Clinical Research & Data, Protected PCI

TCT 2022: OPTIMUM Study Sub-Analysis Results


In his TCT 2022 presentation of the preliminary results from the OPTIMUM study, Adam C. Salisbury, MD, MSc, explores the question: What is the association between prophylactic use of Impella®  (“Protected PCI”) and clinical outcomes?

The goal of the observational OPTIMUM study, Salisbury explains, was to better describe the frequency of use, patient characteristics, clinical outcomes, and health status of surgical turndown patients undergoing PCI with mechanical circulatory support (MCS). OPTIMUM looked at 726 patients treated with PCI with left main or multivessel coronary disease in 22 US centers. These patients were declared prohibitive risk by the heart team and treated with PCI, with or without Impella support, with the extent of revascularization at the discretion of the operator.

Analysis of the OPTIMUM data requires understanding why MCS was used. “This is about the strategy of the operator,” Salisbury emphasizes. He explains that they—with significant help from Taishi Hirai, MD—did a detailed review of source documents to identify the clinical rationale for MCS use. “Since our focus was on planned mechanical circulatory support to facilitate PCI, we actually reviewed each case to identify the timing of insertion, whether the use was planned, pre-interventions support versus whether this is a patient who’s already in clinical shock.”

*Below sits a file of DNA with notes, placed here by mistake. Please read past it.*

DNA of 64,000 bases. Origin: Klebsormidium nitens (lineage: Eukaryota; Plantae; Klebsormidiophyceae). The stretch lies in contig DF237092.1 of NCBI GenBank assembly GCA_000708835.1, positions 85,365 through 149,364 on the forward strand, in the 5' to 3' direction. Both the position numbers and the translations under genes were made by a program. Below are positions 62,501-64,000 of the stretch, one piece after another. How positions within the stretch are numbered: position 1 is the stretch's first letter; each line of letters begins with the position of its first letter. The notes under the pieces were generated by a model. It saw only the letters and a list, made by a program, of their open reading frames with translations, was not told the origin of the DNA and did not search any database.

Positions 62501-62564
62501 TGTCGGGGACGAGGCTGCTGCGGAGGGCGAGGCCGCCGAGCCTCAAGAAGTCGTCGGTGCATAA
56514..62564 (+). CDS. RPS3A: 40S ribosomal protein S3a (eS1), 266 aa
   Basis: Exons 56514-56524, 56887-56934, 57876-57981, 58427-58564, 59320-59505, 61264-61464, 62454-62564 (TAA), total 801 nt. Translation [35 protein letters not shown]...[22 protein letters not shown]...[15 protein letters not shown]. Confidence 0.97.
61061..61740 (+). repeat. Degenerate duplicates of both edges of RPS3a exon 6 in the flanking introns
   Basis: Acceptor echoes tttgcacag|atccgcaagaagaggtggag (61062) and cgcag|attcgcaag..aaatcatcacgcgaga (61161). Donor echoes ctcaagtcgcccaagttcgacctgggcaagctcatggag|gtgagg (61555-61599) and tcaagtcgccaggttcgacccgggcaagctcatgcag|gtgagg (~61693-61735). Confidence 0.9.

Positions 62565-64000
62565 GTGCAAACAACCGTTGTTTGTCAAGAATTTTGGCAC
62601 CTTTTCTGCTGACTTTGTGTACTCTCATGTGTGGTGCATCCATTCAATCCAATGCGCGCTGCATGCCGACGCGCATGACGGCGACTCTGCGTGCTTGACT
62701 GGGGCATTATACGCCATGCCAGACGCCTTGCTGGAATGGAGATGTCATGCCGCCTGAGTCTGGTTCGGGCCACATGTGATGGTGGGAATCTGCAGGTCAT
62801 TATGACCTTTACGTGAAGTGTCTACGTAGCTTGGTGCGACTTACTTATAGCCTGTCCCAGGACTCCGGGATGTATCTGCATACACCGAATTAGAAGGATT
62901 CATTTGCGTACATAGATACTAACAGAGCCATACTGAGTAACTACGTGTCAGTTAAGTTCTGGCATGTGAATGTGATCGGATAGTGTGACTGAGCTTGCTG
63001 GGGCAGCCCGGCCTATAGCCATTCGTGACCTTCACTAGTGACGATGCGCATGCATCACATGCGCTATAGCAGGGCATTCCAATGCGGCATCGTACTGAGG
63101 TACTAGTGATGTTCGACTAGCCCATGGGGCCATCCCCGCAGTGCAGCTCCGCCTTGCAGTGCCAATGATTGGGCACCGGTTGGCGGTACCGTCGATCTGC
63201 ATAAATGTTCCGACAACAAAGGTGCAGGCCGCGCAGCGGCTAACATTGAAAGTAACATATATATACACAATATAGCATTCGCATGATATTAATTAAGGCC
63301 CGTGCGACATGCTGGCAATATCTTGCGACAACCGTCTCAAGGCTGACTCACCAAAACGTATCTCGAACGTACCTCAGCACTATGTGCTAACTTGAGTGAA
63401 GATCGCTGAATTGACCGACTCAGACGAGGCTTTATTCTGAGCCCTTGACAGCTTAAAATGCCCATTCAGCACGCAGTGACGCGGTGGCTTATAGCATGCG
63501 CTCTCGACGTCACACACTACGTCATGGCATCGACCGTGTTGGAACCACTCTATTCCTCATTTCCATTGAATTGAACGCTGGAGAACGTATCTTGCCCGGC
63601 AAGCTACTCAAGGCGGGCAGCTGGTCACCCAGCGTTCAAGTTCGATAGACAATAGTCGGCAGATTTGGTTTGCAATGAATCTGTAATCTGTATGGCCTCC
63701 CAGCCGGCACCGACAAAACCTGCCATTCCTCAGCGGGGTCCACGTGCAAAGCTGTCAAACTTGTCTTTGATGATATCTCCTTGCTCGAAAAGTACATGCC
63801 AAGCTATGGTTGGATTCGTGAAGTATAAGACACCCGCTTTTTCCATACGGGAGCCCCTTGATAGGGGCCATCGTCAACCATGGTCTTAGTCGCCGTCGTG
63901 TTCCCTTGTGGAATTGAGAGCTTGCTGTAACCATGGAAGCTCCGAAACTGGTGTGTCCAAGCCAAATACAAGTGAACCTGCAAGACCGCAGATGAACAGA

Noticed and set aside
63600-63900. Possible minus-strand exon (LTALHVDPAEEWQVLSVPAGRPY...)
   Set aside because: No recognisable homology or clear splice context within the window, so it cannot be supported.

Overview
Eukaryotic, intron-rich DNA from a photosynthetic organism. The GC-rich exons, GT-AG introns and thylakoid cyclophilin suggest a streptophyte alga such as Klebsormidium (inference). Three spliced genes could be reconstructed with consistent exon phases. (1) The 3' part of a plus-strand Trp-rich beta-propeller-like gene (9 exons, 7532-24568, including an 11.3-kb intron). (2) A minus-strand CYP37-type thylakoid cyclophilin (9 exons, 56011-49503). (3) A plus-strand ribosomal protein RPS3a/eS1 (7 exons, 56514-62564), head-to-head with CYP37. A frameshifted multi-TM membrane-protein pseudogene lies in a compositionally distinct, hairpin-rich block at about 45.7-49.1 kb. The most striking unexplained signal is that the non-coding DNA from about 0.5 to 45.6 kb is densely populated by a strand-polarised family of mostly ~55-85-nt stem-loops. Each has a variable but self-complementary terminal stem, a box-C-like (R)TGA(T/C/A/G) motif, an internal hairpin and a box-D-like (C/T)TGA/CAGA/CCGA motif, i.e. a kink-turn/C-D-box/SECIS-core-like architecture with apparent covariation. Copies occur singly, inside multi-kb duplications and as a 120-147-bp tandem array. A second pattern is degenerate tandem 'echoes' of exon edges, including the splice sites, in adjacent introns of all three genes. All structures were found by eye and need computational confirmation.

Dr. Salisbury explains that observational investigations can struggle to identify the real association between MCS use and outcomes. The OPTIMUM results show higher in-hospital and long-term mortality in patients treated with MCS. “But as you break these patients out by what is the strategy of the operator, you very clearly see that clinical shock or bailout is driving the poor outcomes… So indeed, the mechanical circulatory support outcomes in observational studies are really strongly confounded by critically ill patients with shock and bailout use. And despite much more complicated clinical profiles, prophylactic Impella use had similar outcomes to patients who did not receive support. And although this is a small study, I think it really helps to break out some of these important granular differences.” 

Improvement in patient-reported health status was another important goal of the OPTIMUM study. “These are often very complex patients who are most focused on how they feel,” states Dr. Salisbury. OPTIMUM data demonstrated that surviving patients treated with prophylactic MCS, despite having more complex clinical profiles, gained similar long-term health status improvement to those not treated with MCS.

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